As we hit the halfway mark of 2020 it is safe to say that this year has thrown up some unpleasant surprises and none more so than the spread of COVID-19. The global pandemic has brought economies to a standstill and left many of us desperately racing down the supermarket aisles for the last rolls of toilet paper.
Now with the world moving towards an easing of lockdowns and a post-pandemic state, we are asking: what will happen to the construction industry and what kind of growth can we expect?
Short Term Future of the Industry
The disruption caused by COVID-19 has predictably been dramatic. Although public construction has maintained some normalcy around the world, supply chains are in disarray and there is a shortage of materials and labor that is up to date with the latest health and safety regulations, meaning work is likely to come to a halt before you know it.
In smaller construction subsectors firms are dealing with enormous amounts of stress, leaving most to sit tight and conserve what cash reserves remain.
A recent executives survey carried out in April by McKinsey predicted what you might have been expecting, stating that we are likely to see a growth of between 0% and -8% in 2020. Although this isn’t what we want to hear, perhaps there is still reason to remain optimistic.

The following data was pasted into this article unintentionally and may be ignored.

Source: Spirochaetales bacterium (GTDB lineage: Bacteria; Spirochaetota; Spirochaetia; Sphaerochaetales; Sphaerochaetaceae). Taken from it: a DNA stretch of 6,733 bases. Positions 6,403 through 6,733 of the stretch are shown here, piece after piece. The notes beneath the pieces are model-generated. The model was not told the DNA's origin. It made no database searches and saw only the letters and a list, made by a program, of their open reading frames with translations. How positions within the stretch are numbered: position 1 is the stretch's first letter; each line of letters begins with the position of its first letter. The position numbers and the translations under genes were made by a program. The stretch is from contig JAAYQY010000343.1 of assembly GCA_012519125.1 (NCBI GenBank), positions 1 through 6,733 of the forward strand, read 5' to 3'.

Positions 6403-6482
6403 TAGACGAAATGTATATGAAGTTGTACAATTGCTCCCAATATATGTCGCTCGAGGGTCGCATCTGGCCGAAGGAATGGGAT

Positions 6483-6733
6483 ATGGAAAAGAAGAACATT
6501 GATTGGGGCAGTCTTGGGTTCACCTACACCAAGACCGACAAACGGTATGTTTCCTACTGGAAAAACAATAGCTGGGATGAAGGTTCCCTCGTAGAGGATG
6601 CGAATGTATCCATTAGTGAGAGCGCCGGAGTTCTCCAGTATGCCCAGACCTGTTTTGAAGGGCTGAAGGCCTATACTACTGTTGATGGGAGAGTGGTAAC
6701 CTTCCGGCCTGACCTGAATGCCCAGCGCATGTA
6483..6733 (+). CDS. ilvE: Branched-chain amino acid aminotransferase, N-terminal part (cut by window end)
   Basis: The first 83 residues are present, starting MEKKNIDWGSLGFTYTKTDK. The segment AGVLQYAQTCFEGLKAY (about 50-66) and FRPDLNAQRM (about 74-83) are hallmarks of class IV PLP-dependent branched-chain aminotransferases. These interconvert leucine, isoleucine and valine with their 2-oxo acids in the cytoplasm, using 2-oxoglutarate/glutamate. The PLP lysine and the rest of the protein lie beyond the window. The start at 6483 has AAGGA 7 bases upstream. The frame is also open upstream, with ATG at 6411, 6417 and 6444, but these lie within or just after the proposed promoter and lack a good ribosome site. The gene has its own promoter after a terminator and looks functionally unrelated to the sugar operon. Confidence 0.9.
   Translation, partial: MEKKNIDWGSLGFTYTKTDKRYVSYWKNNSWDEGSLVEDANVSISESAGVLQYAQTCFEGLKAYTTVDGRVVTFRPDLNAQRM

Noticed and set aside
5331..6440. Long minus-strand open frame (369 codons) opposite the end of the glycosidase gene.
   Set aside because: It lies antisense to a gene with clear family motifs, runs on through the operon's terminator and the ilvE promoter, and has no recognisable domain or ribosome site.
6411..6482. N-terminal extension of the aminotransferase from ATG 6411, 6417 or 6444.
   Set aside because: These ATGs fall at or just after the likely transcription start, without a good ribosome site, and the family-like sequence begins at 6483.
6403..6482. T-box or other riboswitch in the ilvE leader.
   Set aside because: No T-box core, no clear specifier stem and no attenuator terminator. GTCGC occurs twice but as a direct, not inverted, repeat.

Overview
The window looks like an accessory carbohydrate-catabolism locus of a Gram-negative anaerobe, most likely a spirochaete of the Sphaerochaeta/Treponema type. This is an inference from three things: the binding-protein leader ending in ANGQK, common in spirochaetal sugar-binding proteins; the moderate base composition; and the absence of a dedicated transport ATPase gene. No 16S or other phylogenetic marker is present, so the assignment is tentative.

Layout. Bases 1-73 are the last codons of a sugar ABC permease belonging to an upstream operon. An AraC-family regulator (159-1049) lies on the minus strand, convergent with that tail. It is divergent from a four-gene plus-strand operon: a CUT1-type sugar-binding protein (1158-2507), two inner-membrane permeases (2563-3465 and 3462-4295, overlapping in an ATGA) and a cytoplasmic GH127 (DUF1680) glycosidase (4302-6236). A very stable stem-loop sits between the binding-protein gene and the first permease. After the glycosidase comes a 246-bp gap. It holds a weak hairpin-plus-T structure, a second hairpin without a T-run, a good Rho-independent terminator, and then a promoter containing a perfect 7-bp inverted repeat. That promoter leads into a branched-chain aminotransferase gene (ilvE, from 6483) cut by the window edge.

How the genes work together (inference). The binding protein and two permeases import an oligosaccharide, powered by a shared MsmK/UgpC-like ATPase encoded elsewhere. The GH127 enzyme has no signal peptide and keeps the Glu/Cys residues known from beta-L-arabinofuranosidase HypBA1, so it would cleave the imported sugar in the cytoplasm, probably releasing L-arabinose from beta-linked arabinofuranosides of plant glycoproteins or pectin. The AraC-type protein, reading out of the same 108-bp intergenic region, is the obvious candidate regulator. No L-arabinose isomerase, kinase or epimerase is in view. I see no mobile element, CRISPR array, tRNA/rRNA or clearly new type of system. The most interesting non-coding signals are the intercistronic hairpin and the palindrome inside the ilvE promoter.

Long Term Future of the Industry
As we continue to delve deeper and explore the topic of the construction industry growth post-COVID-19, it is clear that the future doesn't look pretty. As the record levels of unemployment take the legs out from under our fragile economy we are likely to see decreased demand for all sectors of the construction industry.
Things are always evolving and now more than ever we need these changes to be taking place as quickly as possible. In light of COVID-19 we are going to see many changes. As the cost of labor increases expect to see far more technological innovations with future construction becoming almost fully automated.
Although we may be currently weathering the storm and have to be realistic about the impacts on the construction industry, there are few things as powerful as optimism and a recent Procore survey showed that 81% of owners and developers are anticipating an economic rebound before the end of 2020. Although there is no definitive answer without a crystal ball, the construction sector remains hugely important to the US and we can expect this trend to continue.
“Seven million Americans work in construction, nearly three times as many as work for the federal government…if there’s one thing that keeps our country moving, it’s building.” - Carlo Scissura, the president of the New York Building Congress